34 nodes entered into the environment. 8 Nodes fulfilled
the services and left the system and at the start of 6th in-
terval, 26 nodes are present in the system at the start of
the interval. At the end of 6th interval, one node left the
system. The corresponding Binary matrix formulated at
the start of seventh time interval is shown in Table 10.
Personal behavior matrix derived for this time interval
is given in Table 11.
Table 8. Binary matrix formulated at first time interval.
Ci/AjA1A2A3A4A5A6A7A8 A9 A10 A11 A12 A13 A14 A15
C110010000 0 0 0 0 000
Table 9. Personal behavior matrix derived atfirst time in-
Ci/APk AP1 AP2 AP3 AP4 AP5
C1 0.5 0 0.5 0 0
Table 10. Binary matrix formulated at seventh time interval.
Ci/AjA1A2A3A4A5A6A7 A8 A9 A10 A11 A12 A13 A14 A15
C35 10000000 0 0 0 0 000
C36 11010000 0 0 0 0 000
C37 10010000 0 0 0 0 000
C38 10010000 0 0 0 0 000
C39 10010000 0 0 0 0 000
C40 10010000 0 0 0 0 000
C41 10010000 0 0 0 0 000
Table 11. Personal behavior matrix at time interval t7.
Ci/APk AP1 AP2 AP3 AP4 AP5
C35 1 0 0 0 0
C36 0.333 0.333 0.333 0 0
C37 0.5 0 0.5 0 0
C38 0.5 0 0.5 0 0
C39 0.5 0 0.5 0 0
C40 0.5 0 0.5 0 0
C41 0.5 0 0.5 0 0
For each time interval, if there is any entity waiting for
service at attraction points, node has to join in the queue
for their service. This placement of different nodes in the
environment will create a dynamic MANET topology
and connectivity among the nodes for the entire simula-
tion peri od.
5. Simulation Results
The temporal adaptive model is defined and simulated
with VC++ in a Pentium IV computer with 1 GB RAM
working in Windows XP Professional O.S platform ver-
sion 2. The arrival of nodes into the health care environ-
ment, their movement patterns i.e. the placement of
nodes at different time interval is simulated. The results
of simulation viz. mobile nodes placement in different
attraction points for each time interval, number of nodes
arrived, total number of nodes present in the system at
the start of the interval, number of nodes which are
waiting in front of APs at the start of the interval an d the
number of nodes left the system at the end of th e interval
are tabulated and show n in Table 12.
Table 12. Mobile nodes details in front of all APs in each time interval.
No. of nodes in APs at the start of the interval
Time Interval No. of nodes
Total no. of
nodes in the
system AP1 AP2 AP3 AP4 AP5
No. of nodes left the
system at the end of
the interval
1 1 1 1 - - - - 1
2 4 4 2 - 2 - - 1
3 6 9 3 2 4 - - 2
4 7 14 5 3 6 - - 1
5 8 21 8 4 9 - - 3
6 8 26 10 5 11 - - 1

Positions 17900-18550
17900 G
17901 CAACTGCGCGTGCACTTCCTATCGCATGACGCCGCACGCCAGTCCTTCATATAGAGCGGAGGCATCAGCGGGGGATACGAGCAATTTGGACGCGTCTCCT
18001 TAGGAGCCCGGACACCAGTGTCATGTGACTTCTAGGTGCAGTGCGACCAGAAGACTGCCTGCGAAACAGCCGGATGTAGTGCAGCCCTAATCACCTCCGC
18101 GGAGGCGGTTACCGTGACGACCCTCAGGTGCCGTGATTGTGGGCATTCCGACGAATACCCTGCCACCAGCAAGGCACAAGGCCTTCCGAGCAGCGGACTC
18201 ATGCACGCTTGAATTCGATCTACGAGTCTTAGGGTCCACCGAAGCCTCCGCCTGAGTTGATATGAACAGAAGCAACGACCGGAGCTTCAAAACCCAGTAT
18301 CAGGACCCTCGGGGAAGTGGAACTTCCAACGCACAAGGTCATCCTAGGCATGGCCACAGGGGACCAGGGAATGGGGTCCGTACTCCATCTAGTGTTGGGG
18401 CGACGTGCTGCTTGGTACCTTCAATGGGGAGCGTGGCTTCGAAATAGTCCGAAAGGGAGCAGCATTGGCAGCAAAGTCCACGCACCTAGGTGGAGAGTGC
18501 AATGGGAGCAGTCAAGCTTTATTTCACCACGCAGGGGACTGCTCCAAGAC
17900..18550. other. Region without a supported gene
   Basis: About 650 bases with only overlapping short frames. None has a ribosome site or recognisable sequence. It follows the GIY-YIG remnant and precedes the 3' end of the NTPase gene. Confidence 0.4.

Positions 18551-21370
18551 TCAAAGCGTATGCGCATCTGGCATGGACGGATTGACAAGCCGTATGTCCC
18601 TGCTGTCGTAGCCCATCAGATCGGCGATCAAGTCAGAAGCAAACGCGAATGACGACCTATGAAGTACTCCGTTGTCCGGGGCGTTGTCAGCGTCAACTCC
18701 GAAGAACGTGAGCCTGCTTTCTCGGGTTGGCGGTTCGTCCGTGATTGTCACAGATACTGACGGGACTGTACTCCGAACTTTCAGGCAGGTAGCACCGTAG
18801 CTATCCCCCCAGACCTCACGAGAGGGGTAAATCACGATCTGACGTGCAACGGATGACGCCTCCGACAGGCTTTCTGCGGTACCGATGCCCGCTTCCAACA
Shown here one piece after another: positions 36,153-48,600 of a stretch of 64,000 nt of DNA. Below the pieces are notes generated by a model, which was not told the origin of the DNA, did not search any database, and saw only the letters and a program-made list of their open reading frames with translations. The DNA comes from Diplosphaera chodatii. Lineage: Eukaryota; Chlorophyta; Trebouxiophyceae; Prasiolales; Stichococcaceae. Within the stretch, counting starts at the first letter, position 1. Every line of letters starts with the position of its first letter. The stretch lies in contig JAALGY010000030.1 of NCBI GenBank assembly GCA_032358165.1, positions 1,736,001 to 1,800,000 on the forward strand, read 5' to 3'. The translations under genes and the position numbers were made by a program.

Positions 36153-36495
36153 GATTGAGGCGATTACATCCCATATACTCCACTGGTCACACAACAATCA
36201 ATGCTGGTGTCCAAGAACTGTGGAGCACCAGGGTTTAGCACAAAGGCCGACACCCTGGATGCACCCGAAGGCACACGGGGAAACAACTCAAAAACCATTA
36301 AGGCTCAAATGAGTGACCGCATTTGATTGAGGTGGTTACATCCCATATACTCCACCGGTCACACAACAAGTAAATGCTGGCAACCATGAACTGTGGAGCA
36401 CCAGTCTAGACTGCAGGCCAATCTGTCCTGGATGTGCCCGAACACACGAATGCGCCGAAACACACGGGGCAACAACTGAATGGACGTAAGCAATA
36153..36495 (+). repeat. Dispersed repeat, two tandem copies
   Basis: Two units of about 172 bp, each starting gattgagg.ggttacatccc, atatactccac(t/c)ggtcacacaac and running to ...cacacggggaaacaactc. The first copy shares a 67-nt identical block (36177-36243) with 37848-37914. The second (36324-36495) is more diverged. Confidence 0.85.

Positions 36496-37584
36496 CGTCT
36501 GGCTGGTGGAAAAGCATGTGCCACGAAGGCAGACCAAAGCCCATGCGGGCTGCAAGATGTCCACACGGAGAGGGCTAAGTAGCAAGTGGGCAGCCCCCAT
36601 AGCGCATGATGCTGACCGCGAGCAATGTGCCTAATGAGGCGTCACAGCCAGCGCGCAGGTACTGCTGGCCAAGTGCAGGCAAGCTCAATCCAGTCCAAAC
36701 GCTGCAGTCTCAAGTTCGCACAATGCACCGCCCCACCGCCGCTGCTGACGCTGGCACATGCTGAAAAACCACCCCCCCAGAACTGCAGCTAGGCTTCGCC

7 7 32 11 6 15 - - 3
8 7 36 13 5 17 1 - 3
9 7 40 14 7 19 - - 4
10 6 42 15 7 20 - - 1
11 5 46 15 8 23 - - 1
12 3 48 15 6 27 - - 3
13 1 46 10 6 30 - - 4
14 0 42 5 4 33 - - 2
15 0 40 - 5 35 - - 2
16 0 38 1 3 34 - - 2
17 0 36 - 3 33 - - 2
18 2 36 2 1 33 - - 2
19 5 39 4 1 34 - - 2
20 7 44 5 2 36 1 - 3
21 7 48 8 1 39 - - 3
22 6 51 11 2 38 - - 2
23 5 54 9 2 43 - - 3
24 4 55 9 1 45 - - 3
25 1 53 4 3 46 - - 3
26 1 51 1 1 49 - - 2
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Copyright © 2011 SciRes. IJCNS
It is observed from the results that more number of
mobile nodes is waiting for service at AP1 & AP2 than
AP3, AP4 & AP5 since in most of the activ ity sets, activi-
ties to be done at AP3, AP4 & AP5 are rarely occurring
when compared to other activities done in this particular
simulated Health care environment. Therefore, nodes get
services in these attraction points without waiting in the
queue. It is also observed that size of the queue in front
of AP1, i.e. at Doctor’s Room is having a peak from 12
pm to 3 pm and around 7 pm. Number of nodes in AP3,
i.e. at Pharmacy is increasing up to last time interval
since most of the patients has to visit Pharmacy in the
health care environment. The number of nodes waitin g in
front of the various service points is shown in Figure 4.
From the Figure 4, it is observed that the nodes wait-
ing in front of Laboratory and Physiotherapy centre are
minimum. Maximum numbers of nodes are waiting in
front of Doctors room and Pharmacy. It is also verified
from the observed data that always Pharmacy is over-
crowded. The number of nodes present in the system for
various time intervals is given in Figure 5.
The simulation results showing nodes leaving pattern
is shown in Figure 6.
In the simulation it is assumed that all the nodes will
the system only after fulfilling the intended activities.
Therefore the nodes pr esent in the system hav e to wait in
the queue for long time as the number of nodes entered
as per the arrival pattern. But the real time data observed
Figure 4. Nodes in attraction points at different time inter-
Figure 5. Nodes present in the system at different time in-
Figure 6. Nodes left the system at different time intervals.
in the environment during survey is having the leaving
pattern of the nodes that some of the nodes left the sys-
tem after consultation without getting medicine from the
6. Conclusions
A temporal adaptive mobility model is developed which
can be used to simulate any practical scenario by giving
the appropriate inputs. The model is simulated for a
health care environment by assuming patients as nodes
which moves towards various service points like Doc-
tor’s Room, Injection/Dressing Room, Pharmacy etc. and
the mobility patterns are analyzed. The output of the si-
mulated model reflects exactly the dynamic movement
pattern of the mobile entities as observed in the envi-
ronment. The simulated results are similar to the practi-
cal environment but the number of nodes queue in front
of pharmacy is not correlated because of dejected leaving
patients from the system.
7. Acknowledgements
The authors are thankful to the Management, Principal
and Head of the Electronics and Communication Engi-
neering Department, Mepco Schlenk Engineering Col-
lege, Sivakasi, Tamilnadu, India, for giving the support
to carry out this research work.